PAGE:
Historically, a successful legal defence of a prosecution leading to an acquittal gave rise to an automatic right to recover costs. However, since reforms came into effect in October 2012, the position has changed dramatically, to the detriment of defendants. There has recently been a slight widening of the scope for recovering legal costs, but the position remains unsatisfactory for defendants and particularly for organisations.
The position prior to 27 January 2014 in respect of legal costs was that:
- An organisation, such as a limited company, could not recover legal costs in a Defendant’s Costs Order (“DCO”), except in respect of costs in the Supreme Court. The only alternative means of recovering costs will be in the very limited circumstances when “Wasted Costs” orders against the Prosecuting Authority are justified. This would only happen in exceptional cases, for instance if the Court considers that the prosecution was one that no reasonable person would have commenced; and
- An individual could recover costs in a DCO, limited to legal aid rates, in Magistrates Court proceedings, or an appeal from the Magistrates Court to the Crown Court under s108 of the Magistrates’ Court Act, but could not recover costs in Crown Court proceedings.
This position only applies to proceedings commenced on or after 1 October 2012. Proceedings commenced before this date are unaffected by the new regime and costs can be recovered in the event of acquittal in the usual way.
As of 27 January 2014 the position has changed in respect of Crown Court proceedings. Costs are now recoverable for individuals in Crown Court proceedings, but are only limited to legal aid rates and can only be recovered where an application has been made for legal aid and the defendant has been refused on grounds of financial ineligibility. The position of organisations remains unchanged – as a general rule they cannot recover their legal costs, except in the circumstances outlined above.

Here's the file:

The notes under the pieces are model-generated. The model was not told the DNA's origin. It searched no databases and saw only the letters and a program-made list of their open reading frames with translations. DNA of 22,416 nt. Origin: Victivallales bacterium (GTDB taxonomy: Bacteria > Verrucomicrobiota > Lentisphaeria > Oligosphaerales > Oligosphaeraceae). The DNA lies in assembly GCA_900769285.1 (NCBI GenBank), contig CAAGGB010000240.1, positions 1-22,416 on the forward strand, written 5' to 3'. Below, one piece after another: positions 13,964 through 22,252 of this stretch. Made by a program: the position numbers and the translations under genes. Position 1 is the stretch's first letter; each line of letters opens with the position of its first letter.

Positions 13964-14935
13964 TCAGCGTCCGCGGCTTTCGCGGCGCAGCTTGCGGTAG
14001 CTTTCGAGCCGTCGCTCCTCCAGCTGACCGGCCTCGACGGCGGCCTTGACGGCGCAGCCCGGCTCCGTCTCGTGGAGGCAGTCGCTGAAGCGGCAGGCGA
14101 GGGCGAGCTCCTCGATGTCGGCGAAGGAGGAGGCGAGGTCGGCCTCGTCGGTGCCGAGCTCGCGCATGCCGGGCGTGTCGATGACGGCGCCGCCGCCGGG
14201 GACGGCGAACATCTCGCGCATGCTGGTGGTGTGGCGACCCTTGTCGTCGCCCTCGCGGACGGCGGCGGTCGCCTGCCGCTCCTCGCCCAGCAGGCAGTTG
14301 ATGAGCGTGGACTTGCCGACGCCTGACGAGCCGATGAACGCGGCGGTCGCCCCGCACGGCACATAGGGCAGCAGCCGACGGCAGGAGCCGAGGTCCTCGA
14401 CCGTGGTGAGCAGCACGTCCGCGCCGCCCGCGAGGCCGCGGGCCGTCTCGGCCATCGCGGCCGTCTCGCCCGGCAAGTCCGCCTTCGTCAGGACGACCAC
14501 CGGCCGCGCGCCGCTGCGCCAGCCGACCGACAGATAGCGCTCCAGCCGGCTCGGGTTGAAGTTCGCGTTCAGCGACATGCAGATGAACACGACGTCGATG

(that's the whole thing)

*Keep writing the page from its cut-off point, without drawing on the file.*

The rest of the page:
The government justified their previous stance on the basis that legal aid in Crown Court cases was not means tested. Now a threshold test requiring an individual to have a household disposable income of less than £37,500 must be met to receive legal aid in these proceedings and as a result, the position has been altered to reflect the new regime.
The 27 January 2014 change applies retrospectively, so prosecutions which conclude with a discontinuance or acquittal after this date can permit a defendant to recover costs. However, the practical effect of this will be minimal in the short term, as defendants who are not currently legally funded will not have previously applied and been refused on the newly introduced grounds of “financial ineligibility”.
It is striking to note that additional hurdles are placed in the way of attempts to recover costs in the Crown Court, where the potential consequences of conviction are invariably greater, and costs are usually more, when compared to the Magistrates’ Court position that gives recovery of costs as a default.
This not only serves to ensure that currently on-going privately funded cases will not lead to an entitlement to costs on acquittal (assuming no legal aid application is made in the interim) and restricts a client’s right to choose their legal representatives, as only firms which have a contract with the Legal Aid Agency are eligible to apply for legal aid funding.
In practice, it is likely in specialist matters that referrals will be made to legal aid firms early on in an individual’s representation by specialist private firms. This will allow an application to be made on behalf of individuals who are likely to be refused funding, so that they can proceed with specialist representation on a privately paying basis, whilst benefitting from the right to recover some costs in the event of an acquittal, having previously made a legal aid application.This information is intended as a general discussion surrounding the topics covered and is for guidance purposes only. It does not constitute legal advice and should not be regarded as a substitute for taking legal advice. DWF is not responsible for any activity undertaken based on this information.